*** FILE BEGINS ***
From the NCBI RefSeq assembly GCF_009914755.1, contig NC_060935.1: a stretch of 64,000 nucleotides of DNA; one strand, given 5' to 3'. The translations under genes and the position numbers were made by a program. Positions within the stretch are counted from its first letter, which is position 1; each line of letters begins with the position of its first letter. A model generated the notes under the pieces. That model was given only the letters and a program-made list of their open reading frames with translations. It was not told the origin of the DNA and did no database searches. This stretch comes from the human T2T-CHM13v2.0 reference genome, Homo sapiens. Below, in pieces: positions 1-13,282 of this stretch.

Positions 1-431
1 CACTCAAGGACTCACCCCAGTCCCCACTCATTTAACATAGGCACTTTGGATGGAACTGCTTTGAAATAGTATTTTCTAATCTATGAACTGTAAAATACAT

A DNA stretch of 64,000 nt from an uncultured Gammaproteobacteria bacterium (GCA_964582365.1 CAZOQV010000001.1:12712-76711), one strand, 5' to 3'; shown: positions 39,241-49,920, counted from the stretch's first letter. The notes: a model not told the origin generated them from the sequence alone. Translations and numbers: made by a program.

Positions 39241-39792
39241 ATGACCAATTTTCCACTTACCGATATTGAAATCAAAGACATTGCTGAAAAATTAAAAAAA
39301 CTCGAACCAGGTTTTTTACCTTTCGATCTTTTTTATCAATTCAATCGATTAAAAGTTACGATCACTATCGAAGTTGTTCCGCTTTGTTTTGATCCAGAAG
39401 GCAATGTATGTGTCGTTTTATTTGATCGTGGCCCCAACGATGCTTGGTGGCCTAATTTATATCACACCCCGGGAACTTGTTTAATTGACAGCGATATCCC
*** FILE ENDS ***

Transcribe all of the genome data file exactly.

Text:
From the NCBI RefSeq assembly GCF_009914755.1, contig NC_060935.1: a stretch of 64,000 nucleotides of DNA; one strand, given 5' to 3'. The translations under genes and the position numbers were made by a program. Positions within the stretch are counted from its first letter, which is position 1; each line of letters begins with the position of its first letter. A model generated the notes under the pieces. That model was given only the letters and a program-made list of their open reading frames with translations. It was not told the origin of the DNA and did no database searches. This stretch comes from the human T2T-CHM13v2.0 reference genome, Homo sapiens. Below, in pieces: positions 1-13,282 of this stretch.

Positions 1-431
1 CACTCAAGGACTCACCCCAGTCCCCACTCATTTAACATAGGCACTTTGGATGGAACTGCTTTGAAATAGTATTTTCTAATCTATGAACTGTAAAATACAT

A DNA stretch of 64,000 nt from an uncultured Gammaproteobacteria bacterium (GCA_964582365.1 CAZOQV010000001.1:12712-76711), one strand, 5' to 3'; shown: positions 39,241-49,920, counted from the stretch's first letter. The notes: a model not told the origin generated them from the sequence alone. Translations and numbers: made by a program.

Positions 39241-39792
39241 ATGACCAATTTTCCACTTACCGATATTGAAATCAAAGACATTGCTGAAAAATTAAAAAAA
39301 CTCGAACCAGGTTTTTTACCTTTCGATCTTTTTTATCAATTCAATCGATTAAAAGTTACGATCACTATCGAAGTTGTTCCGCTTTGTTTTGATCCAGAAG
39401 GCAATGTATGTGTCGTTTTATTTGATCGTGGCCCCAACGATGCTTGGTGGCCTAATTTATATCACACCCCGGGAACTTGTTTAATTGACAGCGATATCCC